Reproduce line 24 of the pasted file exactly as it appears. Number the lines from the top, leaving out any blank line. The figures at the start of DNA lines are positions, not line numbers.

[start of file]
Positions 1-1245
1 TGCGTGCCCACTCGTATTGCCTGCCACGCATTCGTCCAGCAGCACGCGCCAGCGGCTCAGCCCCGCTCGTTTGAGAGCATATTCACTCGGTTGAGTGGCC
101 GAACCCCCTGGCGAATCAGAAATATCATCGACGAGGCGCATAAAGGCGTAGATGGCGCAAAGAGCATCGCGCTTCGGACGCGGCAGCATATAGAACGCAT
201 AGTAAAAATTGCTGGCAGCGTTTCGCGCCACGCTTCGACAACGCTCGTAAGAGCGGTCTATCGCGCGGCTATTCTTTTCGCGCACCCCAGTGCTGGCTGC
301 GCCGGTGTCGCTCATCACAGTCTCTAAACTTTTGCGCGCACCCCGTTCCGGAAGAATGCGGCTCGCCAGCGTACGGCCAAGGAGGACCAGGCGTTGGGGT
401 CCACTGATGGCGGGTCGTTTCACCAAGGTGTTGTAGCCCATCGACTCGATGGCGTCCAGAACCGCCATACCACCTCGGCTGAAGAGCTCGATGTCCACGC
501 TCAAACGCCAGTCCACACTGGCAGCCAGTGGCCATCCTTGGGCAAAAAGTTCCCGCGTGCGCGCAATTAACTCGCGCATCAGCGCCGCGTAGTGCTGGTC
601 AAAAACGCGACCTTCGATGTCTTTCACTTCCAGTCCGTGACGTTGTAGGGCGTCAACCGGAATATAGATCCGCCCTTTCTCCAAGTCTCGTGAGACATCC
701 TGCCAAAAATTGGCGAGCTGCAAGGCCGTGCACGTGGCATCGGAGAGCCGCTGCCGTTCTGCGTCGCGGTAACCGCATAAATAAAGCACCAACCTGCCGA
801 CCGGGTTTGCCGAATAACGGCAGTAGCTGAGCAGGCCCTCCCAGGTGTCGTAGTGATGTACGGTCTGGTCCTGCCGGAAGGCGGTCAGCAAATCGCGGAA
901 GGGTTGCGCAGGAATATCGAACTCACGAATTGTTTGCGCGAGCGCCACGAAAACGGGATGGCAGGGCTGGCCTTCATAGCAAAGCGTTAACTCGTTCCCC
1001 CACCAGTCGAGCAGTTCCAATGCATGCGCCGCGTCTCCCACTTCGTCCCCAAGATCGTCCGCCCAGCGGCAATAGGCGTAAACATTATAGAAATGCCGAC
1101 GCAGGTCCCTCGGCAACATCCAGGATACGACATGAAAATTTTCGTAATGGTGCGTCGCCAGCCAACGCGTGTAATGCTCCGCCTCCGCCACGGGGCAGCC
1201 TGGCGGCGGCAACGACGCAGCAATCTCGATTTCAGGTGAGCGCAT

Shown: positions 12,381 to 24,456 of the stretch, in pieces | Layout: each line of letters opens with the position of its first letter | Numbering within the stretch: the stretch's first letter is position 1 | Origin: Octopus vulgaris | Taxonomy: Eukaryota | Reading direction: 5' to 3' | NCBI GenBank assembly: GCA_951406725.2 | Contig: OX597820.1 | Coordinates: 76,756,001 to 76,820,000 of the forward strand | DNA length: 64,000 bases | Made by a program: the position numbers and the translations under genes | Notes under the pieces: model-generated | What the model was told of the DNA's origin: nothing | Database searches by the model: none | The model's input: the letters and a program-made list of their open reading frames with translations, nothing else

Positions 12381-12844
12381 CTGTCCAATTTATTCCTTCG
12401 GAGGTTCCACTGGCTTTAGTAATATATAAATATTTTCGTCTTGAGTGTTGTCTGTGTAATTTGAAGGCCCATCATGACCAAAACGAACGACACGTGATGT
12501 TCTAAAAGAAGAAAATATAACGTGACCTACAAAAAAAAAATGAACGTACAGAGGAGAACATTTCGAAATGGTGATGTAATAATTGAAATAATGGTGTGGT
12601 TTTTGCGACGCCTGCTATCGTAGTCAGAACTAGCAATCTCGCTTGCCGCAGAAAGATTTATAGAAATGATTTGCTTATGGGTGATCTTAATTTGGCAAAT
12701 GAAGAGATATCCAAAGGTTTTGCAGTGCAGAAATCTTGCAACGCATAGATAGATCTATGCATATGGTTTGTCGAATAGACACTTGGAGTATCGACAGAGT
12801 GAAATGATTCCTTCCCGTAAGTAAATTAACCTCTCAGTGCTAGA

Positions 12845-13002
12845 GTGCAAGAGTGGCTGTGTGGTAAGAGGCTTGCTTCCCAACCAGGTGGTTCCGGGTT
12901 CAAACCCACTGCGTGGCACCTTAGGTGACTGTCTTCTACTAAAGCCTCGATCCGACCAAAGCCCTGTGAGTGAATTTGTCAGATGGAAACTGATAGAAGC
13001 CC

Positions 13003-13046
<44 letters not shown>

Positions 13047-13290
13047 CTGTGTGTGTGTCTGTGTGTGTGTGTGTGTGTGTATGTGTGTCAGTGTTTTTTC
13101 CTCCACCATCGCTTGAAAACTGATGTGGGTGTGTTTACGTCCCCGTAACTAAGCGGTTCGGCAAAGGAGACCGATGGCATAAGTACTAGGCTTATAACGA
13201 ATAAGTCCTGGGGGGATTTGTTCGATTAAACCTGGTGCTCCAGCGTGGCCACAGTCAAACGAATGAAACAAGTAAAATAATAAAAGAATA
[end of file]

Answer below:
12845 GTGCAAGAGTGGCTGTGTGGTAAGAGGCTTGCTTCCCAACCAGGTGGTTCCGGGTT